My original point was the lack of technical information; this may have been supplied in the talk but is not apparent. And one of the problems in the modern industry is the lack of technical information. The Distributors Association listings do not even record if a package is 2K or 4K. New local cinemas are great; I agree there with Roy. But they can only work within the standards set by the industry.
    Salutary reading on the process of digitization is David Bordwell’s ‘Pandora’s Box’; it came out in 2011 and thing shave moved on, but much of this record and comment is still relevant.


    • Roy Stafford

      I appreciate that your interest is in cinemas that can project film and that we are lucky in West Yorkshire in that there are still venues capable of doing this. I tried in my posting to be clear about the concerns at the centre of Stefanie Fischer’s presentation. It is, of course, difficult to make definitive classifications of cinemas and there will be overlaps, so Depot at Lewes is possibly both a neighbourhood cinema and a specialised cinema. But to be clear, the focus in the talk was on local cinemas with a commercial operation but also with a commitment to be a form of community hub and part of the regeneration of small town centres or local district centres in larger conurbations. These are all cinemas with full modern cinema technologies meeting current industry standards. Square Chapel in Halifax fulfils some of the criteria, but as a multi-arts venue it doesn’t meet the same requirements for seating and other cinema elements. In most cases cinema designers and cinema managements must balance many factors and the flexibility of seating and auditorium design at Square Chapel is a priority. Similarly the possibility of projectionists with training and experience of a range of film formats, i.e. celluloid film and current digital standards, is a luxury that only a few specialised cinemas can afford. The cinemas used as examples in Stefanie Fischer’s presentation, as she pointed out, have been able to be successful because of the switch to digital. Because most of the examples discussed are in the South of England I cannot vouch for the experience of watching a film in them, but there is an analysis (mainly architectural) of Lewes Depot (no definite article I now realise) in Picture House Magazine of the CTA No 42, 2017. There is also an article about the Campbeltown Picture House (which I did visit in 2019) in Picture House No 43, 2018.. An important aspect of these cinemas that was discussed by Stefanie Fischer was the possibility of removing the need for a separate projection box. The Cinematograph Act of 1909 requires projectors to separated from the audience by fireproof barriers. I remember that the earliest digital projectors at the National Media Museum did produce a great deal of heat that required extra ventilation. New projectors no longer have this disadvantage and can be housed in the auditorium in ‘projector pods’. This is a new interpretation of the Act.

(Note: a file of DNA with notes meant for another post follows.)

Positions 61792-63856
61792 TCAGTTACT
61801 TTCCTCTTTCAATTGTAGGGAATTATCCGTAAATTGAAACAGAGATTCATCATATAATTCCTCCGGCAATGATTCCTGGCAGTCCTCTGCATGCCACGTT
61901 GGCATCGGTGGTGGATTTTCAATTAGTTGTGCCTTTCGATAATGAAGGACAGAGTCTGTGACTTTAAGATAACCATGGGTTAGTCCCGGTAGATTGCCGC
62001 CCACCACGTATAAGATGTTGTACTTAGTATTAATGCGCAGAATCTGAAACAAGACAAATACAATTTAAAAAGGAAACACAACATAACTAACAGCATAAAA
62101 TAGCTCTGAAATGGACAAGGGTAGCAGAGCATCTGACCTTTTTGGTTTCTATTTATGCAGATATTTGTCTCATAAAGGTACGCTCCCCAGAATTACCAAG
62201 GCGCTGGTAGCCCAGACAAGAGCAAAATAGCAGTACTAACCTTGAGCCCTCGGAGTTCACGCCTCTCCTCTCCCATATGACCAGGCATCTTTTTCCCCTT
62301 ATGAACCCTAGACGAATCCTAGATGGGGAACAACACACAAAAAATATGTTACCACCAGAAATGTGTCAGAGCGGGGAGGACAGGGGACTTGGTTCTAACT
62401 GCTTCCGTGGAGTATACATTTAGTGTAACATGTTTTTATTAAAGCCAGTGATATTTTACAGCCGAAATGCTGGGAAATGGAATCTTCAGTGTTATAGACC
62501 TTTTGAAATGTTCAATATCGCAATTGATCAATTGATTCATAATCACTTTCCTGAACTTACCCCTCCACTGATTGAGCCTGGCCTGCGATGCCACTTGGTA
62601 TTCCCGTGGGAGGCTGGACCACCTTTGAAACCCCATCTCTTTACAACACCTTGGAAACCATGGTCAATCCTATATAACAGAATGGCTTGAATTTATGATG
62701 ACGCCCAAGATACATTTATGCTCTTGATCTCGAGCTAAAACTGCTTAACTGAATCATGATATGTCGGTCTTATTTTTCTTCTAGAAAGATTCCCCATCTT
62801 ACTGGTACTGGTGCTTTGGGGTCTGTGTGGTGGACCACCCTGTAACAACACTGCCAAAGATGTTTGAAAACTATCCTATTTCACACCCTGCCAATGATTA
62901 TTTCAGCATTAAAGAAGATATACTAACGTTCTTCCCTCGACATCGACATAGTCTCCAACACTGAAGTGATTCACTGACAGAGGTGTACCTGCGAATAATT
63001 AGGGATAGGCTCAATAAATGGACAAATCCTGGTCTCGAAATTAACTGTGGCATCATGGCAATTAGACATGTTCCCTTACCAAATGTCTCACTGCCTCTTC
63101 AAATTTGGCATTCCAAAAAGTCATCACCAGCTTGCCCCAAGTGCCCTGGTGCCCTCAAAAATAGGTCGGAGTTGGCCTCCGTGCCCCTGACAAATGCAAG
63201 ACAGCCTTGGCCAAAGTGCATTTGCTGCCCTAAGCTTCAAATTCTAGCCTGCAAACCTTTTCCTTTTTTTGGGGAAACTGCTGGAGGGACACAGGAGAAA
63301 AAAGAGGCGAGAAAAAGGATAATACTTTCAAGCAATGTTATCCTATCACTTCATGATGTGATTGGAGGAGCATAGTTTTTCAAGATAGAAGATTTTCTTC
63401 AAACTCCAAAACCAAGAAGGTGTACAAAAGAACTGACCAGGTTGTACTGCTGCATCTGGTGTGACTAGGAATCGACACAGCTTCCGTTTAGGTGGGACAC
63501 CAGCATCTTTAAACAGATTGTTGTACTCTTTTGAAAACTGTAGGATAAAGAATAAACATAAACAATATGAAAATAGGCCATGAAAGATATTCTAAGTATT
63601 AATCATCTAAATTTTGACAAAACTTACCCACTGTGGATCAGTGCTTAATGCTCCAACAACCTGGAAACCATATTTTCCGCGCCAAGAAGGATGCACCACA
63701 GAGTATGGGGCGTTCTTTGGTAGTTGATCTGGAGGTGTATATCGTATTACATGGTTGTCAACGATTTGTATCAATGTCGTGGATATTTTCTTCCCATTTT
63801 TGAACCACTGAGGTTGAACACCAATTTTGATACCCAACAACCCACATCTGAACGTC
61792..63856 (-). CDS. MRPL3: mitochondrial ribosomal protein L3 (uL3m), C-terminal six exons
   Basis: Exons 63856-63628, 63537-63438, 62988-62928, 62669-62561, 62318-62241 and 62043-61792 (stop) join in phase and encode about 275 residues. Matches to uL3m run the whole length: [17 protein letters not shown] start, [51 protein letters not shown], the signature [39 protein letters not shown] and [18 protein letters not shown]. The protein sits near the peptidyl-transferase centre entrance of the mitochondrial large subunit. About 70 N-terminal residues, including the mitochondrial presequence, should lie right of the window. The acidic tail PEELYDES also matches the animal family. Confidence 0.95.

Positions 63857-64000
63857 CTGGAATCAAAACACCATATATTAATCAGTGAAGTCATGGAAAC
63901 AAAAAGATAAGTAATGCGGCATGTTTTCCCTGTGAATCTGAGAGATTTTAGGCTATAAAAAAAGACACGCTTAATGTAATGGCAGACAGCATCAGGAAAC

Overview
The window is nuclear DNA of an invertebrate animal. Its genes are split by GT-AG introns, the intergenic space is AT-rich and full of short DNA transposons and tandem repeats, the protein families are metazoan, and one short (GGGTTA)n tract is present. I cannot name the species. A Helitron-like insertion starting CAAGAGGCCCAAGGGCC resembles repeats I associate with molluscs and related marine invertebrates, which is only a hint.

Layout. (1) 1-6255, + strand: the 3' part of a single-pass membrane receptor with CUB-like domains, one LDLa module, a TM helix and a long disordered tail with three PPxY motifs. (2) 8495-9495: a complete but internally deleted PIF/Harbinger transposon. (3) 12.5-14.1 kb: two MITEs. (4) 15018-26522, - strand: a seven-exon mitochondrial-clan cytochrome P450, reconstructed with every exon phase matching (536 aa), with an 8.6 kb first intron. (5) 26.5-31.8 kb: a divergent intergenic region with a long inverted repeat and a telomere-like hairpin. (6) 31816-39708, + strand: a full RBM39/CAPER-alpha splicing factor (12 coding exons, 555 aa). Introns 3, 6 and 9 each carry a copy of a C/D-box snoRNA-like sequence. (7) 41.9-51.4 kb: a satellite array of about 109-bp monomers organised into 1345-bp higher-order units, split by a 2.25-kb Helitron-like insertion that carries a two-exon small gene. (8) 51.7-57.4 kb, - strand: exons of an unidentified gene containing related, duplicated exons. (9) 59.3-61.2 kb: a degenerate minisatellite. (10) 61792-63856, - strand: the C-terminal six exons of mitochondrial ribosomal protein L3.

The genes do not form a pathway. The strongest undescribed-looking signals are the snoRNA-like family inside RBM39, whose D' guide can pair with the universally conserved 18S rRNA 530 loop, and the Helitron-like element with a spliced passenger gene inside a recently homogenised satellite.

3. keith1942

    I appreciate Roy expanding his report. However, it does not satisfy any of my concerns. As a point, I enjoy watching both film and digital formats but I prefer to view them in their originating format. And my problems with screenings apply to both sets.
    Judging by Roy’s comments these venues are not actually cinemas since they do not require the agreed technical standards. i can see that they will be superior to what are termed ‘pop-up cinemas’. I would think an accurate description would be multi-media centres including moving image facilities.
    My recurring complaint is that in many walks of commerce we are provided with more detailed information; in the cinema industry we seem to suffer the opposite. The current Leeds Film festival provides less information about venues and titles than earlier ones.
    It may make me a cinephile but I liked to check out venues and titles beforehand so I know what i am paying for. I should add that i have walked out of both film and digital screenings because of frustration over the poor quality.


    • Roy Stafford

      You write an interesting piece but I couldn’t see how to post a comment on your blog. I’m guessing from what you say that you are a Keralite living in Mumbai? We have the same problem about watching Malayalam movies here in my part of the UK. We have a small local Malayali community but on occasions when I have gone to see Malayalam movies in a local multiplex the promised English subtitles have not been on screen. A few years ago, when Tamil films were first shown it was in a Hindi dub but they are now usually in the original with English subs. I’m not sure if you will get ‘neighbourhood cinemas’ in quite the same way in India. In the UK they seem to be in small towns with a relatively affluent population. I know there are UK/US style ‘specialised cinemas’ in various Indian metros but they aren’t quite the same thing. If you come to the UK, I think you should be careful to turn off your phone once inside the cinema, though in multiplexes you will probably see people using theirs! That’s one of the reasons why I try not to go to the multiplex very often.